David Lazarus has a column in today’s L.A. Times that is titled “Job Creators, Life Enders” about the gun industry, regulation, and more.
In it, he interviews Larry Hunter, one of the organizers of Gun Appreciation Day, a former vice president of the U.S. Chamber of Commerce, and a congressional staffer who now heads Revolution PAC, a conservative political action committee.
Here are a few of the words Hunter chose to use while discussing public safety regarding the common sense regulation of firearms: Liberty, freedom, police state, runaway government power, tyrannical, and “preventing the government from overthrowing liberty.”
He also said the NRA doesn’t go far enough in its defense of gun rights.
Or as I like to call it, extremism.
Then Lazarus went on to write about the firearms industry:
Gun and ammo companies accounted for nearly $32 billion in economic activity last year, according to a recent report from the National Shooting Sports Foundation, an industry group based in Newtown, Conn., where 20 little kids and six adults were shot to death last month. [Laffy Note: I wrote about them and their chillingly ironic location here.]
The foundation emphasized that its members are, first and foremost, job creators. [...]
But left unsaid was the fact that as the gun business was hiring about 13,000 people a year, its product was being used to kill more than twice that number.
Read that last part again. Some track record.
Lazarus then quoted a few more stats: Guns were used in 11,078 U.S. homicides in 2010, and in 19,392 suicides, and every year, about 600 fatalities are a result of accidental gun deaths. He then reminds us of a 3-year-old boy in Washington state who discovered his father’s gun under a car seat and fatally shot himself in the head. (You can read about many, many more firearms “mishaps” here.)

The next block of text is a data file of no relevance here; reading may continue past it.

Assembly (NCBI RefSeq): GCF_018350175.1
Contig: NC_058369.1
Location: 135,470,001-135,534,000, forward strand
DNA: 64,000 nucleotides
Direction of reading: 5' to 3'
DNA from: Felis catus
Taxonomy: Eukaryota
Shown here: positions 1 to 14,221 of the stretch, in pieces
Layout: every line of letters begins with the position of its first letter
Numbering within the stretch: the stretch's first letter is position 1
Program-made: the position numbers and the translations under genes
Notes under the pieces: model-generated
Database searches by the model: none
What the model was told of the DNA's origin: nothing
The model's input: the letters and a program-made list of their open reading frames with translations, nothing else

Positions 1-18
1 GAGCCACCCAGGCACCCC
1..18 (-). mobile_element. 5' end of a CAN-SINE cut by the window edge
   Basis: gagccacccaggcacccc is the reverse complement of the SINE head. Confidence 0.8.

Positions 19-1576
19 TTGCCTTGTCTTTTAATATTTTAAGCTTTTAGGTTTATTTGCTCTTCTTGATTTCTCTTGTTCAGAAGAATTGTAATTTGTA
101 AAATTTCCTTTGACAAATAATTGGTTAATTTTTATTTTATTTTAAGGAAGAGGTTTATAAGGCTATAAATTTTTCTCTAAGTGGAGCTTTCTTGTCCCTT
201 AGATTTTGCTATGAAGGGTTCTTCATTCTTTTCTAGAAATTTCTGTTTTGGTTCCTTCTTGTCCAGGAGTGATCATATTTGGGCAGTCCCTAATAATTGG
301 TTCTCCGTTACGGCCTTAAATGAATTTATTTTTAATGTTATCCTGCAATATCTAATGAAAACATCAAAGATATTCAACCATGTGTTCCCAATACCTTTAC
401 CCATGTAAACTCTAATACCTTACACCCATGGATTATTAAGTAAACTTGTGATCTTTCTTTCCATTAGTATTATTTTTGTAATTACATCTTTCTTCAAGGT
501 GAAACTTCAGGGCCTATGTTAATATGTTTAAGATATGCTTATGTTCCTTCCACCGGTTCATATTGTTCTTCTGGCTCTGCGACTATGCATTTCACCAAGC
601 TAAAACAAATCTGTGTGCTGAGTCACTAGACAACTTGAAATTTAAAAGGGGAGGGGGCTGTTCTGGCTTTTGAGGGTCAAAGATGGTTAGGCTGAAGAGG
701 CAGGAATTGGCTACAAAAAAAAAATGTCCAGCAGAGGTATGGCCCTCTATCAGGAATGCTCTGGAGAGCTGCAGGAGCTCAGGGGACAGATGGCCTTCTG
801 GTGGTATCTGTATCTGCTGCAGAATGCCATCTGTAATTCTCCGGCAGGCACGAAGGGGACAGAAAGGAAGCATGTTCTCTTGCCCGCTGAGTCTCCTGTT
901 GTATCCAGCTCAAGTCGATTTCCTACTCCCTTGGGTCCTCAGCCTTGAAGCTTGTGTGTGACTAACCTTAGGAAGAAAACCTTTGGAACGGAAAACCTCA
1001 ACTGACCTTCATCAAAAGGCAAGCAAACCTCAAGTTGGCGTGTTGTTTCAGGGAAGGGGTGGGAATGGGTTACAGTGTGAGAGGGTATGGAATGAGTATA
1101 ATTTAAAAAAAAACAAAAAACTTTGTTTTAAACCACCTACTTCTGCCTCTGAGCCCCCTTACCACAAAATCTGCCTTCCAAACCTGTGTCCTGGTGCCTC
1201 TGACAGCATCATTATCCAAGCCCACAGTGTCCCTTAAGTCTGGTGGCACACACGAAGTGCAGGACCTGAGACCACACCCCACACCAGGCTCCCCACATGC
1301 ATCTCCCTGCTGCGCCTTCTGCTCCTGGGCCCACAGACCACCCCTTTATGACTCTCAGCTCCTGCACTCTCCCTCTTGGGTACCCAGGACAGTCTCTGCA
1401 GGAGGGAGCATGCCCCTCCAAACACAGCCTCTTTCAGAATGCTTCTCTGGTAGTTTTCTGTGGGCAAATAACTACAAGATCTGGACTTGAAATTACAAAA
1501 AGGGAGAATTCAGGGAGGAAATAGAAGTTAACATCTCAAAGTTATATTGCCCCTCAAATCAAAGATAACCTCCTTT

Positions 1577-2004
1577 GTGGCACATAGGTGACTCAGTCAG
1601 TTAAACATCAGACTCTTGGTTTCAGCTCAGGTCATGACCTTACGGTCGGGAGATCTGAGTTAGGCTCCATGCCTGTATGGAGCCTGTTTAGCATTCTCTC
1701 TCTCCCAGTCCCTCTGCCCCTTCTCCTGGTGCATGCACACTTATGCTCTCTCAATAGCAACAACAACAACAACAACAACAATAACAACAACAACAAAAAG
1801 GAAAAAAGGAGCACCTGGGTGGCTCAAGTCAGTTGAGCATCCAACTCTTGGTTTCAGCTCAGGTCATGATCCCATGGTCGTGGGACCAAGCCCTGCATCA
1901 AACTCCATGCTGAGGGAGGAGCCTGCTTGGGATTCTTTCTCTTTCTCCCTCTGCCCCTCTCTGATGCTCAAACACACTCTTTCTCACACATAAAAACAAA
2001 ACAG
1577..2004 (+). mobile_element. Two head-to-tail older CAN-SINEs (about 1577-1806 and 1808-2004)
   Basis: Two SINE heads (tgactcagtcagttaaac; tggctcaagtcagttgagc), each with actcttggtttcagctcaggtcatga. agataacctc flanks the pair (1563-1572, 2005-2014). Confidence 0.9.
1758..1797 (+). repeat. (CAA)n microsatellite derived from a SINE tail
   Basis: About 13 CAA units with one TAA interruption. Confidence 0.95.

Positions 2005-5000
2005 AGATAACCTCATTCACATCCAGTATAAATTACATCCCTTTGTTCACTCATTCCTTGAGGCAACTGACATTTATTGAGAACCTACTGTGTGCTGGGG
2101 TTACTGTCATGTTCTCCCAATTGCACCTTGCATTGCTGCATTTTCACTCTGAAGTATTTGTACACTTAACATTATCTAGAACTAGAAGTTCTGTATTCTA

And that leads us to regulation of not only guns, but also other products that can kill. As Lazarus rightly notes, “guns are inherently dangerous, just as cigarettes and alcohol are.” But gun supporters are reluctant to acknowledge the obvious:
We heavily regulate smokes and booze to minimize as much as possible their threat to society. Why shouldn’t the same thinking apply to guns?
That doesn’t mean anyone should or will be taking away people’s handguns and rifles. We don’t do that with cigarettes or liquor.
But just as the goal of much of our tobacco and alcohol regulation focuses on keeping these products out of the wrong hands and preventing them from being misused, regulation of firearms needs to focus on reducing gun violence.
Of course Hunter (ironic name) insists that “The problem is not gun violence. The biggest problem is that we live in a culture that is suffused with violence… and psychiatric drugs.” And while Hunter insists on insisting that anything-but-guns is the problem, Lazarus insists that “guns, like cigarettes and alcohol, have a track record of causing harm to their users and others” and that our very non-tyrannical president is simply prioritizing transparency and limited access to specific weapons “whose sole purpose is to kill people.”
In other words, lives matter.
We tend to regulate any product that causes needless deaths. Lazarus uses cribs and power tools as examples of items that at times have proved to be unsafe, and notes that gun zealots (my word, not his) don’t object to crib/tool control, but when it comes to gun safety, uh-uh, verboten, no way, no how.
Hunter expressed his concerns that stricter weapons oversight would lead to complete prohibition, as happened with alcohol back in the day. I don’t know about you, but I’ve heard that argument a lot lately. Lazarus responds with this:
He needs to look around and realize that liquor is legal and available; cigarettes are legal and available. But they’re regulated to improve the public welfare. No one would argue that, absent such regulation, the country would be better off.
Take note, “freedom” defenders and “pro-lifers.”